ON DUPONT CIRCLE; Franklin and Eleanor Roosevelt and the Progressives Who Shaped Our World
Published by Counterpoint Press of Berkeley, CA in hardback in August 2012; a paperback version will be released in May 2013. A twelve character biography of women and men whose committment to world peace mde them key players in the struggles to create the League of Nations and the United Nations international forums to prevent war.
FRANKLIN:The Essential Founding Father
In his lifetime, Benjamin Franklin was celebrated all over the Western world. And with good reason, says award-winning biographer James Srodes in his riveting, comprehensively researched portrait of a man he calls "the essential Founding Father."
Having plumbed archives and other sources neglected by previous biographers, Srodes debunks numerous myths that have gathered about Franklin---many of them spun by other Founding Fathers. Where John Adams---and his biographer David McCullough---had Franklin as indolent and careless, Srodes uses recently discovered documents to show that Franklin was keeping his colleague at arm's lengthy in order to conduct covert activities to help the American cause. Srodes also looks closely at Franklin's reputation as a philanderer and challenges many long-held assumptions.
Master of Spies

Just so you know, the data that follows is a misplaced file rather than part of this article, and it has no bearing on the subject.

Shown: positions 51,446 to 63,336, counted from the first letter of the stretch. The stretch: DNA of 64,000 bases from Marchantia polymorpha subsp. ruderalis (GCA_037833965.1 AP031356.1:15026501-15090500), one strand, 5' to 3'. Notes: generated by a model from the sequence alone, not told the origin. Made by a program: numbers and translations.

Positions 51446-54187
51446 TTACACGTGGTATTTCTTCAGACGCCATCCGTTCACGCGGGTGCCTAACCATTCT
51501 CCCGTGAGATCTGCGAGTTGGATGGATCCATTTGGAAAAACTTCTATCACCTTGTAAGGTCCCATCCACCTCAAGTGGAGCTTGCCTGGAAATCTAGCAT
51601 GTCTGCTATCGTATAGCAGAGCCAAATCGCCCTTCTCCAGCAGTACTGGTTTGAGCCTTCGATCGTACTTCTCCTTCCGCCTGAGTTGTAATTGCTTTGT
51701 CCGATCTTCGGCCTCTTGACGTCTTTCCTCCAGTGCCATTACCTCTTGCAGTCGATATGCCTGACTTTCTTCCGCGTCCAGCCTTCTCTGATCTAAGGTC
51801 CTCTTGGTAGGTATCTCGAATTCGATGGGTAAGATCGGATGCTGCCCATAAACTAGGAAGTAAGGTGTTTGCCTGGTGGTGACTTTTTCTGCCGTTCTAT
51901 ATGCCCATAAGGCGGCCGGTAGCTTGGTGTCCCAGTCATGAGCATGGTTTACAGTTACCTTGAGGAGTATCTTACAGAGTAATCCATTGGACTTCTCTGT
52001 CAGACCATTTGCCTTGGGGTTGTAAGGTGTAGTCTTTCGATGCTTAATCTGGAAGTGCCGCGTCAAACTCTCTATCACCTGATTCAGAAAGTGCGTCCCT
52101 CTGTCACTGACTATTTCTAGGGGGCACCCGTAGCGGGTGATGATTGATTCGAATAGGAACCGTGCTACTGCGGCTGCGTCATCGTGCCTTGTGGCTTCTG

Allen Dulles took American spying from the back alleys of Europe to the forefront of American foreign policy as Director of Central Intelligence under Presidents Eisenhower and Kennedy. His life spanned the American century: from his diplomatic service at America's embassy in Vienna during World War I to his running intelligence operations in the Middle East, Latin America, and Southeast Asia.
Fifteen years in the making---and written with the cooperation of the Dulles family and numerous previously untapped sources---Allen Dulles: Master of Spies is more than a tour de force biography, it is the dramatic story of how America became a world power through the life of its premier spy.
Who's Who in the Race for the White House
Veteran journalists James Srodes and Arthur Jones have direct access to all the major candidates. In Campaign 1996, they have created for voters a fascinating insider's look---the kind of bible that journalists usually share among themselves.
The high-risk, high-gain game of takeovers rocked Wall Street and the City of London to their foundations during the raucous Eighties. This book highlights the previously untold inside stories of the most colorful battles for corporate control of this epoch and highlights such characters as Ivan Boesky, T. Boone Pickens, and Carl Icahn.
The Rise and Fall of John Z. DeLorean